Snow: On school board, civilians outrank the generals

CorrespondentMarch 11, 2012 

When Wake schools superintendent Tony Tata was hired, I thought to myself, "It won't work."

Although I didn't deal often with generals during my tour in uniform, there were enough ego-inflated second lieutenants around to instill in me a lingering prejudice against commissioned officers.

I worried that someone used to giving orders for 28 years and having them carried out without question might have problems dealing with our free-thinking, duly elected school board.

So when Tata recently clashed with two board members, accusing them of ethics violations, I thought, "See? Once a general, always a general."

But, to my surprise, Tata has generally done a decent job that has included grappling with a politically divisive board during much of his tenure. Designing and selling a massive and complex new student assignment plan itself is no small challenge.

The superintendent needs to keep this in mind.

On retiring in 1991, Gen. Norman Schwarzkopf said: "Seven months ago, I could give a single command and 541,000 people would obey it. Today, I can't get a plumber to come to my house."

Tata, who has apologized for his remarks, must realize that when military and civilian powers disagree, the elected civilians outrank the generals.

Ribbing the refs

I always thought that ribbing the referee came with the price of a college-basketball ticket.

So I was surprised when ACC referee Karl Hess ejected a couple of former N.C. State basketball greats from the RBC for needling the refs during the Florida State game.

I had no idea that refs were so thin-skinned. I wonder how Hess has officiated Duke games without clearing half the arena of fans when the Crazies are doing their thing.

Although I've done my share of ribbing refs, I have to admire them. They not only have to deal with thousands of partisan fans screaming at them, but must also be skilled in detecting even the most subtle fouls or other violations. In addition, they must be in peak physical condition in order to race up and down the court with young men half their age.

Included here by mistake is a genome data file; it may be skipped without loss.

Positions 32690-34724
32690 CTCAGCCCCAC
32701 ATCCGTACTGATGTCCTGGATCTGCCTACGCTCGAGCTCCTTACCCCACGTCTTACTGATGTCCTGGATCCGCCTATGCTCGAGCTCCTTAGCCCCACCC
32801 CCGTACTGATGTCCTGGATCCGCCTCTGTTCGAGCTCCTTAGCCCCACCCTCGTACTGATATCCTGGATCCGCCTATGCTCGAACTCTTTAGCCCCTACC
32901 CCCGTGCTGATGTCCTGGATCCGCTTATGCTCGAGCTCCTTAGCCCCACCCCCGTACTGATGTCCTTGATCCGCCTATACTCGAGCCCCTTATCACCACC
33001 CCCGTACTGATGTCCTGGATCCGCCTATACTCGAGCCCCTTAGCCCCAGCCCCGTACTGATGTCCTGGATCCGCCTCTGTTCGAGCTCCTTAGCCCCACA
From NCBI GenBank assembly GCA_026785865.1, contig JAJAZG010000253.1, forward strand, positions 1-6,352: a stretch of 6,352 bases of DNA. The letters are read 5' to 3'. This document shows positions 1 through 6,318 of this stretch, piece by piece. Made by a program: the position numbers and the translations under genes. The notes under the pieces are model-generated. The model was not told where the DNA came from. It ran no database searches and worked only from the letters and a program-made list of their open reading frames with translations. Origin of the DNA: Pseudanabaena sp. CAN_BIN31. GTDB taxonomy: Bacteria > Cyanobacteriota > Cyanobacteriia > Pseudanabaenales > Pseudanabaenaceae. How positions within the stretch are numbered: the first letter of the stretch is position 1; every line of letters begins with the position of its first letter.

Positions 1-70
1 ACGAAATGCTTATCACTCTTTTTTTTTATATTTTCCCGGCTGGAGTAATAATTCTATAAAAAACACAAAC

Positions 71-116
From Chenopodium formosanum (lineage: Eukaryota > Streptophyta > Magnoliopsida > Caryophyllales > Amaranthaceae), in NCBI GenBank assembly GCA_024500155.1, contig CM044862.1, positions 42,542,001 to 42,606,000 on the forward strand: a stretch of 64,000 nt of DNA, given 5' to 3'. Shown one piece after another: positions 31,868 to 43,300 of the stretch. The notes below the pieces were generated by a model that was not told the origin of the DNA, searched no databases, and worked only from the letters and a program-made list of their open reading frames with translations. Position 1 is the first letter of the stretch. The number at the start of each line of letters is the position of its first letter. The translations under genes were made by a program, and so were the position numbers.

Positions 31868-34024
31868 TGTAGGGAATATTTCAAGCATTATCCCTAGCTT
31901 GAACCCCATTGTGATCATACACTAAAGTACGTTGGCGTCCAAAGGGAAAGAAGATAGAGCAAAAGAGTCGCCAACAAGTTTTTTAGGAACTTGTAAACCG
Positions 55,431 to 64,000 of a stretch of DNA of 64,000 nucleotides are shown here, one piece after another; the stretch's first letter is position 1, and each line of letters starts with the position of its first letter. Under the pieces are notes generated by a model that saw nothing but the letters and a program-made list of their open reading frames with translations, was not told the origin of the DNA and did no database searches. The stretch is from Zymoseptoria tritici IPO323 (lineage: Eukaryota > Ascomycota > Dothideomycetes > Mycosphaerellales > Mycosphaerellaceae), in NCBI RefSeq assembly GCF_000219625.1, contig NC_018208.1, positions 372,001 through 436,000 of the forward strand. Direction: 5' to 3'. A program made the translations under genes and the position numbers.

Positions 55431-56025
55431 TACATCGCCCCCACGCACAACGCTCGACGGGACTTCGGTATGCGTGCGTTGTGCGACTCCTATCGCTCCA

Many of you surely remember the late Lou Bello, perhaps the ACC's most colorful referee.

The NCSU-Florida State incident prompted Ayden attorney Delyle Evans to share a couple of his favorite Bello anecdotes from the 1970s.

Once, with three seconds to go in a game and his team trailing by two points, a player was handed the ball by Bello, who remarked: "Here you are, son. Two free shots coming. If you miss either one, your team loses!"

The other story occurred during a Wake Forest-Duke game in the late 1950s, when Horace "Bones" McKinney coached at Wake Forest.

Bones had been complaining about Bello's calls most of the game. Late in the second half, Bello ran by the Wake Forest bench and blew his whistle, signaling another call against the Deacons.

Exasperated, Bones stood up and yelled, "Bello, you don't even know the score!"

Bello turned to the irate coach and responded, "Sure I do. We've got you by five!"

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Snow: 919-836-5636 or

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